the tribe to which Tisquantum belonged, provided most of the food. However,
    the first Thanksgiving was neither to share "thanks" nor to display "love and
    affection" for one another as stories claim. The Wampanoag were actually
    invited to the first Thanksgiving to negotiate a treaty that would grant the
    Pilgrims rights to the Plymouth land. Since the Native American population
    and its knowledge of America´s lands outweighed that of the Pilgrims, the
    Pilgrims viewed Native Americans as a threat. By creating a treaty, the Pilgrims
    would have the land "secured" for when more Pilgrims reached the "New World"
    . Once more Pilgrims arrived, they could begin to conquer the Native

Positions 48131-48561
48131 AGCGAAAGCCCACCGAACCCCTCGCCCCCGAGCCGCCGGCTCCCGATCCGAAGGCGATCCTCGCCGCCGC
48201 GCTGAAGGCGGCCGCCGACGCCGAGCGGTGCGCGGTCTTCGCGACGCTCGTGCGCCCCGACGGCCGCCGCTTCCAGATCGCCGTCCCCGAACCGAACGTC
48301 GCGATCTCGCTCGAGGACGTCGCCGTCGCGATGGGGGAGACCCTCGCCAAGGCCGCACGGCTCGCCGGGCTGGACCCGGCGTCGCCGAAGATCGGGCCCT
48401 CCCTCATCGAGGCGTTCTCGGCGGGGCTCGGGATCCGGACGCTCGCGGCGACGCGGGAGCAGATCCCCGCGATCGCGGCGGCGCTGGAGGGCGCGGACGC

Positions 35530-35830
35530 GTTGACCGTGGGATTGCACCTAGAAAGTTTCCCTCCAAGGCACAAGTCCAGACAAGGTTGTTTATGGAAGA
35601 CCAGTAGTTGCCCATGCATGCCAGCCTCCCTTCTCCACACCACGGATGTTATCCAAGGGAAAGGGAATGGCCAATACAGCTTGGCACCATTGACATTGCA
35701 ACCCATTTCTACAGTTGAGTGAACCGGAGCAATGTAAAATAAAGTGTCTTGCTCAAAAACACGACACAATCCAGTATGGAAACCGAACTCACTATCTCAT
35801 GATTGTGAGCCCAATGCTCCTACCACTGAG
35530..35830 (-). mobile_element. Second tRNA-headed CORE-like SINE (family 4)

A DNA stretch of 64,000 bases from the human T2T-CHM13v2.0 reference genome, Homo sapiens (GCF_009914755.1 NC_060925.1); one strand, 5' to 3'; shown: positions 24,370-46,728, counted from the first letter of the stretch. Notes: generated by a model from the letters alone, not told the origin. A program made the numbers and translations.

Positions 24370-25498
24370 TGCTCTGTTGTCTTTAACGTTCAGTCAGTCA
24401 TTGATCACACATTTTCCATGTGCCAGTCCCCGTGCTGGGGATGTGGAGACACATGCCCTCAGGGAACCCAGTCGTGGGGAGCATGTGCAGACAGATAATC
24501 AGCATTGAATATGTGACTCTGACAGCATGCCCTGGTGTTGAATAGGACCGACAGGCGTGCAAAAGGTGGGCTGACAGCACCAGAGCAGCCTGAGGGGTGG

Americans and pillage their land. Until then, the Pilgrims would "play nice"
    until the shift of power was transferred to them. Hence, the first Thanksgiving
    is created.

    Religion and a broken promise

    Don't worry that it's not good enough for anyone else to hear... just sing, sing a song.sigpic

  • #2
    The Pilgrims who settled in America were not innocent exiles who unjustly
    had been banished from their country. Instead, they were "political
    revolutionist" belonging to the _Puritan movement_ (Puritan - Wikipedia, the free encyclopedia)
    , which was seen as unorthodox and intolerable by the King of the Church of
    England. The Puritan Pilgrims viewed themselves as being the "chosen elect,"
    linking themselves to the Book of Revelations, and decided to travel to
    America to build a "Kingdom of God". Pilgrim leader, _William Bradford_
    (http://http// , wrote in his